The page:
And then she waits. Weeks pass and her calls to the editor during that time reveal that the editor has read the beginning and loves it, but will need to read the rest and discuss it with her managing editor. Then a couple calls go unanswered. The agent fears the worst, but continues to hope for the best. The phone rings, and the editor sadly informs the agent that she will be leaving the company and is returning the manuscript. The other acquiring editor for the imprint has indicated they won’t be pursuing it at this time because their plate is too full. But she is free to approach them again later if she is still looking for a home for the little darling. The agent hangs up, and she sighs. It’s disheartening, especially when she felt as if the editor was the right one for this book. Not to mention how the editor must feel, being let go. They would have worked so well together. How could this happen? It’s so unfair!

She stares determinedly at the phone. Next target. Her re-revised cover letter is absolutely perfect. And the call comes a couple weeks later that the line she submitted it to is being merged with another. The editor has been let go. They’ll be reducing the number of books they publish per month and so are returning this manuscript because they now have so many books under contract and in inventory that they won’t be able to buy anything new for some time. But, if she’s still looking down the road, they’d love to hear about this author again. What is going on here? Is this manuscript under a curse? How can things like this keep happening to her, and to a book so deserving of publication?

She continues submitting and time passes. Someone makes an off-handed comment about how difficult it is to launch first-time authors. She has a crisis of faith. Why doesn’t anyone want this book? Surely, if they wanted it badly enough they would find a place for it. Is she the only one who loves it? Worse yet – could she be wrong? She goes back and reads the rejection letters, of which there are now several. They are painful to behold. Do they question her ability to perceive good story? Maybe she’s just not cut out for this agenting gig after all. Her anguish brings her back to the manuscript. Perhaps there is something she missed; something she might now see that she’s more experienced. She can find it if only she tries hard enough and then a sale will be certain. She sits and reads, and the hours pass as she is reunited with characters that reach out and touch her — that’s how real they are. If only she owned her own publishing company. Then she would show them all how wrong they are about this book.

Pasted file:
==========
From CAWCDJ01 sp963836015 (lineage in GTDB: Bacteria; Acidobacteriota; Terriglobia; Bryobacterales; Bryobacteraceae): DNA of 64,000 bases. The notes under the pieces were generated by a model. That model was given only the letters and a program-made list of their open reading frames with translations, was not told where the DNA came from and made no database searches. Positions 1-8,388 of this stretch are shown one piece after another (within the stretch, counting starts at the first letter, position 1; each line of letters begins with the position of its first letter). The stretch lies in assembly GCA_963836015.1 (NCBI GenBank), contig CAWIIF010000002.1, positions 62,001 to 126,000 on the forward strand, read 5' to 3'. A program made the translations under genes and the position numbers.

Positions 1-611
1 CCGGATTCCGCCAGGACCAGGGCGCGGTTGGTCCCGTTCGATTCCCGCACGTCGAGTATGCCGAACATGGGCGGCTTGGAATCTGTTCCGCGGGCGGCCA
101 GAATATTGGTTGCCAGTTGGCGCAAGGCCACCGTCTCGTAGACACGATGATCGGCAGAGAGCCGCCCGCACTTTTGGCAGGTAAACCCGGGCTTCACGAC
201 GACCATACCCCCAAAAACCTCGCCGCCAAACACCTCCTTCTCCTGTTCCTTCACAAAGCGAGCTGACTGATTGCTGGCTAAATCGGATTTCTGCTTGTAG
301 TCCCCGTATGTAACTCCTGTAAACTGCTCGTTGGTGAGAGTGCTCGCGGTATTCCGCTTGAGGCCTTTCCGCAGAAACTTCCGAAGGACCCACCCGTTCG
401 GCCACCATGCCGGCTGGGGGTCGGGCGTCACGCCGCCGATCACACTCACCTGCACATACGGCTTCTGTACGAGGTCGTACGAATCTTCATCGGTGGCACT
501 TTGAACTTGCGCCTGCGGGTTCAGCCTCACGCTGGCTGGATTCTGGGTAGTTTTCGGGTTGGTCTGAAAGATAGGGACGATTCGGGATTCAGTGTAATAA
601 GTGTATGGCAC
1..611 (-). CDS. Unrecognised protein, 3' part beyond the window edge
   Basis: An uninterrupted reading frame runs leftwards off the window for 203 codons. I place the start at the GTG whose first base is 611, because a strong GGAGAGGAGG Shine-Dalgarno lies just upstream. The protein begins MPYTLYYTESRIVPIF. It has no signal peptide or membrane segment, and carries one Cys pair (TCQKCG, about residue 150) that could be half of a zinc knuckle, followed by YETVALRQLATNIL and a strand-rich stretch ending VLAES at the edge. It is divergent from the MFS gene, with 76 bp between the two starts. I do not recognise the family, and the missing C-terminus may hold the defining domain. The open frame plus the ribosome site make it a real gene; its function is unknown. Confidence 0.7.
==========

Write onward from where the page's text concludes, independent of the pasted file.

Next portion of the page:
Firming her resolve, she makes another call and pitches the book — this time to an editor who had seen it before and made some suggestions on a much earlier version. A version that pre-dates the agent’s involvement. That editor has since changed houses and has a higher position and more leverage. The editor agrees to read it, so the agent sends it over right away.

And she waits. A week passes. Two weeks. A month. The end of the second month is bearing down. Even though she keeps herself in motion working on all the stories she loves, this one preys on her mind along with the rest. The phone rings and the editor wants to buy it. A three book deal? Wonderful! The agent calls the author — and they whoop together over the phone lines before calming down to discuss the terms. Their patience and their faith are rewarded. They live happily ever after and publish many books together.